Two Poems by Ed Brickell

Hagerman Refuge

A cloudy day to see things for the first time,
Hiking trails with you past rush-bearded waters -
Furtive marshes sneak into open ponds,
Firewheels glow in grasses tall as men.

You always seem to spot the birds before me,
Dots in trees our binoculars barely reveal
As vultures, crows, gruff watchmen of this demesne,
And the lone bright of a bluebird, balanced on a trail sign.

We drift into an undeclared spotting competition,
As we often seem to do - 
Walking by a burst of green, I spy a ladybug and bee
Explore the same bud, curved under their weight.

You grunt in grudging admiration -
We share each other’s pride and envy,
Watching two beings struggle with their tiny lives
In the eclipse of our wondering shadows.

Later there are the Canadian geese, far from home,
The knotted riddle of a water snake.
Herons stab for minnows near the shoreline,
The sky, scalloped with tarnished silver, beckons rain.

We beat the storm home with only our memories
To capture the careful bee, the wary crow -
All this bright-to-dark world, 
Ghosting through our greedy eyes.

Fluid and Bone

She fought for every breath, her daughter said.
So did my wife in her hospice bed,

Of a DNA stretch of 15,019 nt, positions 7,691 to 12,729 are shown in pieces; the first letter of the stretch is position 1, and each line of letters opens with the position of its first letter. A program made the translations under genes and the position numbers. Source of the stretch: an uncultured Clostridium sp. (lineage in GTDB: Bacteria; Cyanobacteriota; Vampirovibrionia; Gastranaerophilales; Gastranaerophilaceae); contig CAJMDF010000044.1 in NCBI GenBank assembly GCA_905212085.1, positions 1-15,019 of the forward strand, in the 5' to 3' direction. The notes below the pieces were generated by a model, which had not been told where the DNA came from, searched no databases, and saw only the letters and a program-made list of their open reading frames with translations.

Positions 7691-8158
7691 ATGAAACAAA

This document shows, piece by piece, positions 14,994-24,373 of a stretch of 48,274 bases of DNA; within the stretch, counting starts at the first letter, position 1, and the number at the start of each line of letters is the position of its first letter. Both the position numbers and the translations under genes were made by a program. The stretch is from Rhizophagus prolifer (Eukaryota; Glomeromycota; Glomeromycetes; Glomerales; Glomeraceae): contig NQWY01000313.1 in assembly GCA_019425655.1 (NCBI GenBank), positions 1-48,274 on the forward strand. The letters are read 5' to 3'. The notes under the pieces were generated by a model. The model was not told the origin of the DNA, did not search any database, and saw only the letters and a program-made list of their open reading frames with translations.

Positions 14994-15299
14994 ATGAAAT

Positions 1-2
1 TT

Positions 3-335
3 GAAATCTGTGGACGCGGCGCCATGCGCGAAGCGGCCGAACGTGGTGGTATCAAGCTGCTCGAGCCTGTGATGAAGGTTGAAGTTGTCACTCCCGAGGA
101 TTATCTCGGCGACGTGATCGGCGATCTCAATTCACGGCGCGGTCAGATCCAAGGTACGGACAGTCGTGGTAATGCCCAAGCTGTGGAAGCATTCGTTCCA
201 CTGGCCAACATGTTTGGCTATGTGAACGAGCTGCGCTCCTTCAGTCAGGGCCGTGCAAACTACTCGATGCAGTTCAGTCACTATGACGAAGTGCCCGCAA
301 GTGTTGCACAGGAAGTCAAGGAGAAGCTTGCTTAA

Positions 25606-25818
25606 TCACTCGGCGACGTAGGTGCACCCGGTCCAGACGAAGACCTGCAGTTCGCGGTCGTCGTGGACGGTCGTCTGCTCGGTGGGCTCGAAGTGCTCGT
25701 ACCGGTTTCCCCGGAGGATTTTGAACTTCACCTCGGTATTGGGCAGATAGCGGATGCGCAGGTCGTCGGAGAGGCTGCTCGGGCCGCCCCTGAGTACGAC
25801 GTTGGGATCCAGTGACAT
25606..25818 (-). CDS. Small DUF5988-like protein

So did I, yesterday, alone in the kitchen,
My throat narrowing between coughs
Like a curtain closing at play’s end, 
Then opening again. Then a note from a friend,

Telling me a valve of his heart needs replacing.
It will be alright, I said, not knowing if it would.
It sucks, he said. These leaky sacks of fluid and bone,
How do they stay upright, stay hopeful for so long, 
Calculate the weight of a star, make children laugh
By hearing their dog, then howling along?


Ed Brickell lives in Dallas, Texas with his two cats, Harper and Maya. His work has recently appeared or will appear soon in Hiram Poetry Review, Willows Wept Review, Crosswinds Poetry Journal, The Dead Mule School of Southern Literature, Last Leaves Magazine, Modern Haiku, Loch Raven Review, and other publications.